Goodnight

By David Ferry b. 1924 David Ferry
Lying in bed and waiting to find out
Whatever is going to happen: the window shade

Making its slightest sound as the night wind,   
Outside, in the night, breathes quietly on it;

It is parental hovering over the infantile;   
Something like that; it is like being a baby,

And over the sleep of the baby there is a father,
Or mother, breathing, hovering; the streetlight light

In the nighttime branches breathing quietly too;   
Altering; realtering; it is the body breathing;

The crib of knowing: something about what the day
Will bring; and something about what the night will hold,

Safely, at least for the rest of the night, I pray.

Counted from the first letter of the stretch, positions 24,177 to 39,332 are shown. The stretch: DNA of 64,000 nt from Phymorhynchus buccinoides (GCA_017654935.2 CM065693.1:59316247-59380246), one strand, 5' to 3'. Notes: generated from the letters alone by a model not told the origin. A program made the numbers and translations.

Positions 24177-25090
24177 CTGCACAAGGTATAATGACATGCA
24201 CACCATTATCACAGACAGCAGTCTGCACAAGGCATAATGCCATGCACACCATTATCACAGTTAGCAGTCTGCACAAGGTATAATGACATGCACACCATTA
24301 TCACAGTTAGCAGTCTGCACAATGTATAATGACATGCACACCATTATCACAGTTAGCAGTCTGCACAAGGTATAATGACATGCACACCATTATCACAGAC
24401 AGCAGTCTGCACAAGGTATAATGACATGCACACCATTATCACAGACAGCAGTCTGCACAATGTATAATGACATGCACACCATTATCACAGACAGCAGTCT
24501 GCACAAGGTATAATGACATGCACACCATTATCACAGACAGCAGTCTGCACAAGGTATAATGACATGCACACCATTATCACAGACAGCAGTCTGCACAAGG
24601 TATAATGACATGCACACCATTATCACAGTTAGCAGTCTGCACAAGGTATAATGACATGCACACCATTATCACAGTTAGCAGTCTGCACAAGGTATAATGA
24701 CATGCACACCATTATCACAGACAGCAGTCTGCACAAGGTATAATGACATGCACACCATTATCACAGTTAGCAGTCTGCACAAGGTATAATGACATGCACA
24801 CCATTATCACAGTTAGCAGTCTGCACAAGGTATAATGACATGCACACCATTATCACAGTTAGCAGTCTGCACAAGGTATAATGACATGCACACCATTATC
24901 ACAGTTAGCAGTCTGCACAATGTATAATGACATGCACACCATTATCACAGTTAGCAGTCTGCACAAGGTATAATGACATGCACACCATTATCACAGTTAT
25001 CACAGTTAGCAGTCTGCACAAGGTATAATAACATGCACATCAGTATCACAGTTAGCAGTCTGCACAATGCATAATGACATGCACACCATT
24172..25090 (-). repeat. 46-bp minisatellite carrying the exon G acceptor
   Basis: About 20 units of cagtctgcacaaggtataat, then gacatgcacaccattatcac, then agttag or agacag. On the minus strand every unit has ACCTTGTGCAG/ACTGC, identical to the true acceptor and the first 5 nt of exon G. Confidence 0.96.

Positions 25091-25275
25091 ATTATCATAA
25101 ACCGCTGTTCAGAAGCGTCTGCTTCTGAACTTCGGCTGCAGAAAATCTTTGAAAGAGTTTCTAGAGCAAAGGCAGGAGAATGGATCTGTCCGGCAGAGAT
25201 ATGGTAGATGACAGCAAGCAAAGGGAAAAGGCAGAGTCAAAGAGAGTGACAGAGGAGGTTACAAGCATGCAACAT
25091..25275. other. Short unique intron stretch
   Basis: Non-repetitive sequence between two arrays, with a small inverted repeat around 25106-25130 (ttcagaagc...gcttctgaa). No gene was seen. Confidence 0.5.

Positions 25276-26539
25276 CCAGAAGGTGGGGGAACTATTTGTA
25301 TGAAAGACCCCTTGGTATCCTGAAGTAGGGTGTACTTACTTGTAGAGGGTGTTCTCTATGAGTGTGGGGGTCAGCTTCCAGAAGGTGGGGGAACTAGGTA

David Ferry, “Goodnight” from Of No Country I Know: New and Selected Poems and Translations (Chicago: The University of Chicago Press, 1999). Copyright © 1999 by David Ferry. Reprinted with the permission of the author.

Source: Of No Country I Know: New and Selected Poems and Translations (The University of Chicago Press, 1999)

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Poet David Ferry b. 1924

 David  Ferry

Biography

David Ferry is an acclaimed American poet and translator. Ferry’s translations, which include some of the world's major works of poetry including The Odes of Horace, and both The Eclogues and Georgics of Virgil, are known for their fluency and grace. In addition to his lauded translations, Ferry is also a prize-winning poet in his own right. His poetic works include Dwelling Places (1993) and Of No Country I Know: New and . . .

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Originally appeared in Poetry magazine.

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